Kornerupine is a mineral that belongs to the cyclosilicate group. It is composed of aluminum, boron, and magnesium, with the chemical formula (Mg,Fe)3Al6(Si,Al,B)5O21(OH). The mineral typically occurs in shades of green, but it can also be found in brown, yellow, and blue varieties. Kornerupine is known for its pleochroism, meaning it can display different colors when viewed from different angles.


History and Discovery: Kornerupine was first discovered in 1884 in Greenland by the Danish geologist Andreas Nikolaus Kornerup, after whom the mineral is named. Initially, it was misidentified as a variety of another mineral called diaspore. It wasn’t until later that kornerupine was recognized as a distinct mineral species. Over time, kornerupine has been found in various locations worldwide, including Madagascar, Sri Lanka, Brazil, Myanmar, and Tanzania.

Significance in the Gemstone World:

  1. Gemstone Use: Kornerupine is appreciated for its attractive colors and is sometimes used as a gemstone in jewelry. Green kornerupine, in particular, is popular for its vivid hues. However, its use in jewelry is relatively limited compared to more well-known gemstones.
  2. Durability: Kornerupine has good hardness and durability, making it suitable for various jewelry applications. It ranks around 6.5 to 7 on the Mohs scale of hardness, making it comparable to many other popular gemstones like peridot and tanzanite.
  3. Collectibility: While not as well-known or widely used as some other gemstones, kornerupine has gained a niche following among gemstone enthusiasts and collectors due to its unique properties and relative rarity.
  4. Pleochroism: One of the distinctive features of kornerupine is its pleochroism, where it can exhibit different colors when viewed from different angles. This optical property adds to its appeal, especially for those who appreciate gems with dynamic and changing colors.

It’s worth noting that kornerupine may not be as widely recognized as other gemstones, but its unique characteristics make it a fascinating mineral for those with an interest in gemology and mineralogy.

Geological Formation


Kornerupine typically forms in metamorphic rocks under high-pressure and high-temperature conditions. The geological processes leading to the formation of kornerupine involve the metamorphism of rocks rich in aluminum, boron, and magnesium. Here is an overview of the geological formation of kornerupine:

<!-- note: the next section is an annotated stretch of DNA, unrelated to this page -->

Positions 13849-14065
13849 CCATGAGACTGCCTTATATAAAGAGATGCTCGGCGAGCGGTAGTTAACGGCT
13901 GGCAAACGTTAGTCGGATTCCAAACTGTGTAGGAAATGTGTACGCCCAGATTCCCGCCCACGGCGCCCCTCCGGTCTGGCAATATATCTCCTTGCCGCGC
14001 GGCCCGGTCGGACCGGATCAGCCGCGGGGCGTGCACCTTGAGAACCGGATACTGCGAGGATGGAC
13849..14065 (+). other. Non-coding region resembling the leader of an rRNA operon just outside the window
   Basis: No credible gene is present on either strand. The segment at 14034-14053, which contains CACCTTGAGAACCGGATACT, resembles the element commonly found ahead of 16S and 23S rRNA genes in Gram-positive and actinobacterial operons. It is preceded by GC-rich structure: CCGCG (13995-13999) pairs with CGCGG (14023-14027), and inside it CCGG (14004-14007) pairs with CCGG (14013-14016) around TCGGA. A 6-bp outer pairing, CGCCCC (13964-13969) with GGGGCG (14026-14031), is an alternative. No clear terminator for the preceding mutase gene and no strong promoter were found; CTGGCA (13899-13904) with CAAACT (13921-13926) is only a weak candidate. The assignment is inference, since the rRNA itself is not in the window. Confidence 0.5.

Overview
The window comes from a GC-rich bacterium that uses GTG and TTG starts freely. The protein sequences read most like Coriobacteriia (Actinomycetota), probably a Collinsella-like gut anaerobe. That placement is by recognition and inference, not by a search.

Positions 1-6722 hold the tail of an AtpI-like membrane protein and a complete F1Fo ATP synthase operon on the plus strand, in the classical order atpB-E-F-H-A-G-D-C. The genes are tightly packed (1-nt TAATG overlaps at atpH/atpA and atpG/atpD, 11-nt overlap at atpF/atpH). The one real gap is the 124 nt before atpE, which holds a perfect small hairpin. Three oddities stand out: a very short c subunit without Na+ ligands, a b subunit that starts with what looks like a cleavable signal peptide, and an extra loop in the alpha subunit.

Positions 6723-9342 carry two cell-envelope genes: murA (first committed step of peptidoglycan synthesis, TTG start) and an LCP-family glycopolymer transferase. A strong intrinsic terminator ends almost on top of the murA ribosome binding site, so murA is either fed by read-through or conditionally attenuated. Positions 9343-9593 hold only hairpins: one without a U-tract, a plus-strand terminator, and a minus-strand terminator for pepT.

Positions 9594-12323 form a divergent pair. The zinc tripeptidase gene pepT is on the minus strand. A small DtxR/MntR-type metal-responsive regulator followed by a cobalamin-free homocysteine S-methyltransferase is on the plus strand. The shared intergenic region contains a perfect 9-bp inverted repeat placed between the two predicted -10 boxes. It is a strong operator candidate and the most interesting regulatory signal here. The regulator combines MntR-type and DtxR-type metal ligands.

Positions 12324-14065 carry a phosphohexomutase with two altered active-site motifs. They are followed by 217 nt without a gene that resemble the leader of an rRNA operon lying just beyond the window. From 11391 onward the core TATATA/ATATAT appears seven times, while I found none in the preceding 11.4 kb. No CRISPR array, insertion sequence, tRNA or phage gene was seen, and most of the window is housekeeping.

1. Parent Rocks: The precursor rocks that give rise to kornerupine are often aluminum-rich rocks, such as aluminous gneisses, schists, and sometimes carbonate-rich rocks. These rocks undergo metamorphism due to tectonic forces or other geological processes.
  2. Metamorphic Conditions: Kornerupine is typically associated with high-pressure, high-temperature metamorphic environments. These conditions are often found in regions where tectonic plates collide or where rocks are subjected to intense heat and pressure deep within the Earth’s crust.
  3. Aluminum and Boron Enrichment: During metamorphism, minerals within the parent rocks undergo chemical changes. Aluminum and boron become enriched, and these elements play a crucial role in the formation of kornerupine. The presence of magnesium is also important for the formation of this mineral.
  4. Crystallization: As the metamorphic conditions reach the appropriate range, minerals start to crystallize, and kornerupine forms as elongated prismatic crystals. The crystal structure of kornerupine is classified as a cyclosilicate, where the basic building blocks are rings of silicate tetrahedra.
  5. Pegmatite Occurrence: In some cases, kornerupine may also be found in pegmatites, which are coarse-grained igneous rocks with larger crystals. Pegmatites can act as host rocks for various minerals, including kornerupine.
  6. Secondary Alterations: Kornerupine may undergo secondary alterations over time due to geological processes, leading to the formation of other minerals. These alterations can influence the color and overall appearance of kornerupine.

The geological formation of kornerupine is closely tied to the complex processes of metamorphism, which can occur over millions of years. The mineral’s occurrence in specific geological settings contributes to its relative rarity and makes it an intriguing subject of study for geologists and mineralogists.

Physical Properties of Kornerupine

  1. Color: Kornerupine occurs in a range of colors, including green (most common), brown, yellow, and blue. The green variety is often the most sought after for gemstone use.
  2. Luster: The luster of kornerupine is vitreous, giving it a glassy and reflective appearance when polished.
  3. Transparency: Kornerupine is typically transparent to translucent, allowing light to pass through, which is desirable for gemstone use.
  4. Crystal System: It crystallizes in the orthorhombic crystal system, forming prismatic crystals.
  5. Hardness: Kornerupine has a hardness ranging from 6 to 7 on the Mohs scale. This level of hardness makes it suitable for various jewelry applications.
  6. Cleavage: Kornerupine exhibits imperfect cleavage in two directions that are nearly at right angles. Cleavage refers to the way a mineral may break along certain planes.
  7. Fracture: The mineral displays a subconchoidal to uneven fracture, meaning it breaks with curved surfaces or irregular fragments.
  8. Density: The density of kornerupine typically ranges from 3.27 to 3.34 g/cm³, and it can vary depending on the composition and impurities present.
  9. Pleochroism: One of the distinctive optical properties of kornerupine is pleochroism. It shows different colors when viewed from different angles, a phenomenon that adds to its visual appeal.
  10. Optical Properties: Kornerupine has biaxial negative optical character and moderate relief. It also exhibits strong dispersion, meaning it can separate light into its component colors.